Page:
Rethinking Your Content Strategy in the Time of Coronavirus

How to navigate the new normal

Simply put, the absolute best thing brands did at the onset of this pandemic was shut up—resetting and reassessing their content and marketing strategy.

Some were able to pull off winning statements—Nike stood out for its understatement, Bauer and Christian Siriano for principled production to support healthcare workers. But many that stepped out to say something—either through misplaced rapid response emails or unnecessary PR stunts—earned backlash for not correctly reading the room.

So what is a brand marketer to do in this "new normal," especially with no foreseeable end to the crisis?

Not considering the hopefully obvious measures (social distance, wash your hands to the Disturbia chorus, please stop flying, stay on mute unless speaking), the first step for all of us content marketers is getting back to work. People are not only open to hearing from brands, they're kind of demanding it—75 percent of consumers believe brands have a responsibility to help out during the pandemic.

But keep in mind, there is most definitely a right way to go about this. Here are a few tips on what to do as you step out into post-Hanks brand storytelling.

Focus on your people.

Nobody's brand book has a chapter on how to alter your logo in times of global pandemic. So, you know, quit doing that.

Your brand is made up of actual, real human beings who are as affected by the crisis as anyone. If your brand doesn't already put its people front and center, now's the time to drop the facelessness and try a little humanity. Mark Cuban said it best in a recent interview with JUST Capital:

"This is a pandemic, and every single person in this country, and in the world, effectively, is impacted by it. Nobody's immune to it … And because of that, you can change your priorities … If you get branded as a company that acted in bad faith [or] laid off all your employees … you're going to get crushed and your brand is going to go straight into the toilet."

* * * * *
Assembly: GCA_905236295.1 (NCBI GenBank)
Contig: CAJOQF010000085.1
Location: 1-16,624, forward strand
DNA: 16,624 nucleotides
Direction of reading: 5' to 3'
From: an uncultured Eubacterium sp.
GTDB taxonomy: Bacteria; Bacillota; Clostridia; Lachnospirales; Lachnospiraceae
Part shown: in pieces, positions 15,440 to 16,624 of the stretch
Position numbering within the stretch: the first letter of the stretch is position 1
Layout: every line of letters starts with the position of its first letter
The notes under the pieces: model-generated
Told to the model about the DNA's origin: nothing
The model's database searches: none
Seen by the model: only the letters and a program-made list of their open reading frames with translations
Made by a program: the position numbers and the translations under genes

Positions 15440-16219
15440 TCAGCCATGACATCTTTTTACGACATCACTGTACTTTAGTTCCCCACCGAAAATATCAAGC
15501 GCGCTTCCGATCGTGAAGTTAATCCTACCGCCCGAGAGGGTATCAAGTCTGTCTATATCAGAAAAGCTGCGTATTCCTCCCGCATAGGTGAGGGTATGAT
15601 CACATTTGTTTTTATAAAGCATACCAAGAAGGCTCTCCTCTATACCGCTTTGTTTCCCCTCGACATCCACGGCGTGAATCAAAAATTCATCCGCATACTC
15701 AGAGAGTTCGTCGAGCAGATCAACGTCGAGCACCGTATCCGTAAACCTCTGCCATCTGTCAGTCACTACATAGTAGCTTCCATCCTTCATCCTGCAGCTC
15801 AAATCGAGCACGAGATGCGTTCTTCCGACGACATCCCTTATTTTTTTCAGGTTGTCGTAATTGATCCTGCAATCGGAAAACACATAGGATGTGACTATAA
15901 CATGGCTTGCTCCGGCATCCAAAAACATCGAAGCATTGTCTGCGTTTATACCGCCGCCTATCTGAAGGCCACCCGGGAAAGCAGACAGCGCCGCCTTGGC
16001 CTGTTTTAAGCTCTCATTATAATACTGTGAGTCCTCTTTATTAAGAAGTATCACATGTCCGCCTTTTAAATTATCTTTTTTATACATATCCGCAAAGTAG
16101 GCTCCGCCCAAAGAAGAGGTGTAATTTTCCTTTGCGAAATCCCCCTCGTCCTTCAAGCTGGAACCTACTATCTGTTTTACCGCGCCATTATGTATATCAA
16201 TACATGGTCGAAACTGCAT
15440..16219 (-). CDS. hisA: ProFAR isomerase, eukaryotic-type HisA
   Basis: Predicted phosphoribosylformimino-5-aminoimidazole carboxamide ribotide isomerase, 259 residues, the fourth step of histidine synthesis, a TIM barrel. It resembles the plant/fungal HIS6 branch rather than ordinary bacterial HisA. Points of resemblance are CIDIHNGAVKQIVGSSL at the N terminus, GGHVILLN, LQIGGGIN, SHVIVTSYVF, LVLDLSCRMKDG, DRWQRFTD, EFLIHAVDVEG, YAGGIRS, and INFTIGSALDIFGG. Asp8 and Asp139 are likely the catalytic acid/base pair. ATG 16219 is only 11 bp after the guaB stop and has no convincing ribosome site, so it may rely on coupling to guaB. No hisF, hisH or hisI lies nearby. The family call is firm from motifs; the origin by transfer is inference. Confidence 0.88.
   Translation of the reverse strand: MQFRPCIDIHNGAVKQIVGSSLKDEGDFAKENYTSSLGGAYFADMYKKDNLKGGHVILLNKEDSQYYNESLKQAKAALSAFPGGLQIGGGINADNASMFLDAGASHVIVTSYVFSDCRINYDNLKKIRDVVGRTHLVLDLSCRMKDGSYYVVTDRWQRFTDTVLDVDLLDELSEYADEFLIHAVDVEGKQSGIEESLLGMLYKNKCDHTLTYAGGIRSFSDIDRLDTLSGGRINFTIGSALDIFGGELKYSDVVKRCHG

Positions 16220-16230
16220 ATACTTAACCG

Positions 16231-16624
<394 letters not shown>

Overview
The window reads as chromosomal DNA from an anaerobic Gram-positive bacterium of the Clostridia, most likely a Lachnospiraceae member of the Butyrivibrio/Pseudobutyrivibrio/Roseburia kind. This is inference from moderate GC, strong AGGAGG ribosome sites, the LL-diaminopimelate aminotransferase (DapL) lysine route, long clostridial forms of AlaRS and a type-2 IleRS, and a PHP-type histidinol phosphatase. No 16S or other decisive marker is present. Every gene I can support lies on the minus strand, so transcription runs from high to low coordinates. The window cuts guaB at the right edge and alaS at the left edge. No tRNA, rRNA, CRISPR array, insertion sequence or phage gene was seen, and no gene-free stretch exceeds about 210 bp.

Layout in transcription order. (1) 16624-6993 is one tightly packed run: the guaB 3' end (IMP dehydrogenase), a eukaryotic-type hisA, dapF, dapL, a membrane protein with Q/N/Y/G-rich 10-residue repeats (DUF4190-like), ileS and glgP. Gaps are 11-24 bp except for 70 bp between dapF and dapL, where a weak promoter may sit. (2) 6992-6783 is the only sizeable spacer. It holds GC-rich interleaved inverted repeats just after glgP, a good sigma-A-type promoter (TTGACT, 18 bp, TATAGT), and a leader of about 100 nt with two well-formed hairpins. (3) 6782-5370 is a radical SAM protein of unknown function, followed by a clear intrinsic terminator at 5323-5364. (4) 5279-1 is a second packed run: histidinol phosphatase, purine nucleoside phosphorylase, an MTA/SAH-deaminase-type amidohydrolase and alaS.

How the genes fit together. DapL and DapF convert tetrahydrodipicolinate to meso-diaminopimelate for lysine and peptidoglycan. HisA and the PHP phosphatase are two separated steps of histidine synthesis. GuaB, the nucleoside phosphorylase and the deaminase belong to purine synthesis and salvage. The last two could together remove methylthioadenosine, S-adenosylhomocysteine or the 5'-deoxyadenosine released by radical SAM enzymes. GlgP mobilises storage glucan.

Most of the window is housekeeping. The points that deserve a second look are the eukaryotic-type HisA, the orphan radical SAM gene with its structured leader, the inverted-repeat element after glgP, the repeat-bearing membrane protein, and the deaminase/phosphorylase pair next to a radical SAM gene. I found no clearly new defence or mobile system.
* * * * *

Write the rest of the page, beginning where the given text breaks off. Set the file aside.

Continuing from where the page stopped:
Build from your brand strategy, yes, but the world wants to know your focus is on your employees and the people you service. If your brand is working overtime like grocery stores or other essential businesses, consider featuring the people still offering a smile to your consumers—highlighting them, their communities and the safety practices you're implementing to protect them—humanizing your response as we're all more isolated than we've ever been.

No gimmicks.

That manifesto film isn't the move right now. People don't want lofty platitudes or a false sense of hope when they're worried about making rent or how to protect their parents.

Those emotional gimmicks we love to use—and are both affective and effective when the world's not on fire—just don't hit the same note right now. It's no doubt that your content strategy offered your audience something of value before, but speak to them plainly now about how your brand can and will help them in the midst of this crisis. For the majority of brands, that doesn't mean offering advice on how to stem viral contagion—it's how you help keep their family safe in a clean home, entertained when hunkered down on the couch, or how you make it as easy as possible to keep food on the table without stepping outside.

Find the core functional value you offer and tell that story in an empathetic, human way—without gimmicks or clever PR tricks.

A great example, leave the "longing for the open road" brief for another day and do as Skoda Auto did—showing where to disinfect inside the car for COVID-19.

Tell them something good.

Take your cues from Jim.

John Krasinski's good-natured web show Some Good News raked up 8.7 million views in its first 24 hours. The first 15-minute segment featured an appearance from his former Office co-star Steve Carell and highlighted feel-good news stories that made us all believe everything might just turn out alright. The latest episode, posted Sunday night, has almost a million views in less than 12 hours. People are craving uplifting messages.

Not everyone can change their supply chain or donate thousands to frontline organizations, but it's a great way of creating that good news people are looking for.

Did you have an experiential event that was canceled? Maybe donate the unused food to a food bank. Are you a beer or liquor brand with your celebrity campaign on hold? Find a way to help your most reliable and more vulnerable ambassadors—the laid-off bartenders that love you. Maybe you're a big company with a creative bent? Do like Vans' Foot the Bill and create limited-edition products to support similarly creative small businesses.

When the news is all bad—and, mind you, this was true before any outbreak—creating some non-ornamental, tangible, bonafide positive impact on your audience now will be worth its weight in "brand love" gold later.

So, with no end in sight to the crisis, read the room, brands. Your consumers will remember how your brand showed up when the world needed actual help and not just another self-serving campaign.

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Shawn Shahani
Shawn Shahani is director of insights at Wild Card Creative Group.

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